Tuesday, April 24, 2012

Flashback Malware and Java : FYI Notes

I just posted an FYI set of notes over at MacDaily news to help sort out some misinformation regarding what has been occurring thanks to the Russian malware rats who write the Flashback series of malware. It may be helpful here as well.

The worst previous Mac malware infection was due to Trojan.OSX.iServices.A-C. It was a Trojan horse that was infiltrated into Warez versions of a few different Mac apps available at Torrent websites. The result was a botnet estimated to contain 10,000 Macs. That was in early 2009.

The worst estimate for the Flashback botnet (created by an estimated 19 different versions of the Flashback malware) was about 600,000 Macs. That is larger than the iServices botnet by a factor of 60.
All of the Mac malware previous to the recent few Java versions of Flashback, have been Trojan horses with infections preventable by basic safe user practices. The people who infected themselves are generally considered either to be Mac newbies or to be ‘LUSERS’ who would figure out a way to become infected if not for their account administrators.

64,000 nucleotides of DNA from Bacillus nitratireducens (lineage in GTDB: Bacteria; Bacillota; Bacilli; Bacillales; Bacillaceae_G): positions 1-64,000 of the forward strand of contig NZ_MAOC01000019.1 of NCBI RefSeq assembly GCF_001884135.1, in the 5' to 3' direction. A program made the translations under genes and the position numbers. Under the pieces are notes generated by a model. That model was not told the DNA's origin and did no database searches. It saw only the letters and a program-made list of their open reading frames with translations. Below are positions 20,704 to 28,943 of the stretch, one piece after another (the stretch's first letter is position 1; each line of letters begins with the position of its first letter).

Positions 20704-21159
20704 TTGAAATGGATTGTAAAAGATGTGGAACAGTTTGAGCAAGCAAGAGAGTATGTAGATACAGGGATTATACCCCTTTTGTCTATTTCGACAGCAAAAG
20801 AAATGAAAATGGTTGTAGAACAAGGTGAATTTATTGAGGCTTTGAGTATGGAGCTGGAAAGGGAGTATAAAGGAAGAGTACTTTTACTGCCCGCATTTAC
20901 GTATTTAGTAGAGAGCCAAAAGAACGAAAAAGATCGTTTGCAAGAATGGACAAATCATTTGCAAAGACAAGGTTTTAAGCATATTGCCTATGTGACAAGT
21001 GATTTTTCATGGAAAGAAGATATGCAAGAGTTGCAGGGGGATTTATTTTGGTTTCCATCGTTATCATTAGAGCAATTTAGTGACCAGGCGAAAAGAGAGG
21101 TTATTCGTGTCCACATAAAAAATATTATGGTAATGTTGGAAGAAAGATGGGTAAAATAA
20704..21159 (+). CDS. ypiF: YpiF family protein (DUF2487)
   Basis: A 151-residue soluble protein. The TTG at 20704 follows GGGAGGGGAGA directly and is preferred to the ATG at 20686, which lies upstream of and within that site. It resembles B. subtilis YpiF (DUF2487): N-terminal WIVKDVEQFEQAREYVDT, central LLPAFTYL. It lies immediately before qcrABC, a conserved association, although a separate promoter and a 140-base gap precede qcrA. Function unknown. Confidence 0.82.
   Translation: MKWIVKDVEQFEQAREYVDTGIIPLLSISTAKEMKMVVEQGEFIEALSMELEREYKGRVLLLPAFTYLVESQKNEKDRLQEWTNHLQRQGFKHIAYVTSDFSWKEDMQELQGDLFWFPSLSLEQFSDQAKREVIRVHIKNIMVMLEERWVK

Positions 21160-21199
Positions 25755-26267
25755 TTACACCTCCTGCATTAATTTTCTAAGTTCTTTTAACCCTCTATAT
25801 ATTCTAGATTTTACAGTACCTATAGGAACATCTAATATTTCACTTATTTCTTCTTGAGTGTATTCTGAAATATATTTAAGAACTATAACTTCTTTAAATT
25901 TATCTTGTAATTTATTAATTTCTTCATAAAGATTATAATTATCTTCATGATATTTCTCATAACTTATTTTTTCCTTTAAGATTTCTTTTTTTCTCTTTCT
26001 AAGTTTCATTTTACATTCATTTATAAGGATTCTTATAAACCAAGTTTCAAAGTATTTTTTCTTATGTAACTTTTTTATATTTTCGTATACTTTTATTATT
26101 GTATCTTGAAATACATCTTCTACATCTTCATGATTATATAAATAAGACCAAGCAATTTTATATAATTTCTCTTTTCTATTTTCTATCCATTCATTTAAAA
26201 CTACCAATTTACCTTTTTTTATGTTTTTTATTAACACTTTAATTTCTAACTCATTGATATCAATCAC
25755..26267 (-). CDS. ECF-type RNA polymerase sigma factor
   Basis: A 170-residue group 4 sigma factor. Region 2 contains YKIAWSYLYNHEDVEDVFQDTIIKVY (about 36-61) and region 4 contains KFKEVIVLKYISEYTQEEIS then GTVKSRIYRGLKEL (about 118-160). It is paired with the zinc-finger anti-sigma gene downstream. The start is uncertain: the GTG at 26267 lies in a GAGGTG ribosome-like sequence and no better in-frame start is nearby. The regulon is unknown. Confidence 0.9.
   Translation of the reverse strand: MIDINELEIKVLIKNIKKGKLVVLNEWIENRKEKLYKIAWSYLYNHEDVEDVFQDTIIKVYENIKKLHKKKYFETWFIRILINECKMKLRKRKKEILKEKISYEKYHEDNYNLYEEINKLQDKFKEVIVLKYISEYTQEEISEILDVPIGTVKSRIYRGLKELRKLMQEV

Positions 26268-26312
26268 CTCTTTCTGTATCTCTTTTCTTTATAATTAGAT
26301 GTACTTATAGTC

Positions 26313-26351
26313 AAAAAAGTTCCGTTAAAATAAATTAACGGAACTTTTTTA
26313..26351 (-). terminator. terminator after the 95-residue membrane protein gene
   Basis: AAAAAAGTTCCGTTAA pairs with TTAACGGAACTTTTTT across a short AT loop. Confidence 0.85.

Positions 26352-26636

The recent versions of Flashback have been unique in the history of Mac OS X malware because they were drive-by infections from websites that required no user interaction. The cause of this problem was two-fold:
1) Oracle don’t give a rat’s about Java and have allowed it to become the #1 source of third party security vulnerabilities for Mac users. Oracle don’t care.
2) Apple’s experiment with having Oracle provide timely updates of Java for Mac OS X has FAILed. Oracle don’t care.
My personal recommendations:
A) Don’t install Java onto Mac OS X 10.7. Most people never need it.
B) If you do install Java onto 10.7, or you run a previous version of Mac OS X, TURN JAVA OFF. This can be done in the Java Preferences app in your Utilities folder. Only turn it on again for critical uses, then turn it OFF when you’re done.
IOW: Java now sucks. Avoid Java as much as possible. 
Java is now even more dangerous than JavaScript, aka LiveScript, aka ECMAScript, aka JScript (by Microsoft), aka ActionScript (by Adobe). It is now even more dangerous than the real Adobe Flash Player plugins.
Hopefully this Java catastrophe has woken Apple up to being preemptive about Java security holes and their danger to Mac Java users. Oracle don’t care.
Ideally, Oracle will at long last allow Java to become an open source project. However, I don't see that happening in the near term as Oracle will be reaping some major bucks off Google for having ripped off Java technology for their Android OS. Oh well.

No comments:

Post a Comment